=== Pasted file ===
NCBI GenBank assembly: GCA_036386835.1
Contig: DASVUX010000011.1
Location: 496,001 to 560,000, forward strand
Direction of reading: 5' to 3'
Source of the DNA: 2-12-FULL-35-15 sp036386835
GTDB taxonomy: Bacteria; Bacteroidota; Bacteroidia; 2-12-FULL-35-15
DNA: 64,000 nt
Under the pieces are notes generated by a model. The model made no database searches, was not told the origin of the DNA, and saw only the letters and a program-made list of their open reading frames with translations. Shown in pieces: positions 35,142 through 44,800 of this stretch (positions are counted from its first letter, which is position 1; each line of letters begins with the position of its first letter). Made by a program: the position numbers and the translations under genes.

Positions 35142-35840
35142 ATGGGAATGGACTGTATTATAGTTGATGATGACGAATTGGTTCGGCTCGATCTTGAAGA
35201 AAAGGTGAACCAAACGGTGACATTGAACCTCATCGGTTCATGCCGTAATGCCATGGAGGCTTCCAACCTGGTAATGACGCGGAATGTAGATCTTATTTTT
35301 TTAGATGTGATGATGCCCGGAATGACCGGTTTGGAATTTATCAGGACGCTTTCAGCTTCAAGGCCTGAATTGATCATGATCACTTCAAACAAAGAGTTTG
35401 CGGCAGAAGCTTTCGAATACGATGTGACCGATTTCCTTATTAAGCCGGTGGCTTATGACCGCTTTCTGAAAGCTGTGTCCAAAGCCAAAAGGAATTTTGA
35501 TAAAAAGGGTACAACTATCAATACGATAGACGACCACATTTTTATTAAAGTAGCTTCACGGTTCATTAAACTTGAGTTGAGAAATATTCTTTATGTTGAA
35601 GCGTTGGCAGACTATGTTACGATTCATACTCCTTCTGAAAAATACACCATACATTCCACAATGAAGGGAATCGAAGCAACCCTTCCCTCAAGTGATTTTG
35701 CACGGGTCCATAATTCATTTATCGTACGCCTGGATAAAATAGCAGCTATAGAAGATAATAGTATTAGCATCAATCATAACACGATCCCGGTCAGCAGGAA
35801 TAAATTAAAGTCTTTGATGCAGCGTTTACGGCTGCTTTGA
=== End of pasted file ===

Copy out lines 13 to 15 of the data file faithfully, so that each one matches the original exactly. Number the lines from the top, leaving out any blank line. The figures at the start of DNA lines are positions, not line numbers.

35401 CGGCAGAAGCTTTCGAATACGATGTGACCGATTTCCTTATTAAGCCGGTGGCTTATGACCGCTTTCTGAAAGCTGTGTCCAAAGCCAAAAGGAATTTTGA
35501 TAAAAAGGGTACAACTATCAATACGATAGACGACCACATTTTTATTAAAGTAGCTTCACGGTTCATTAAACTTGAGTTGAGAAATATTCTTTATGTTGAA
35601 GCGTTGGCAGACTATGTTACGATTCATACTCCTTCTGAAAAATACACCATACATTCCACAATGAAGGGAATCGAAGCAACCCTTCCCTCAAGTGATTTTG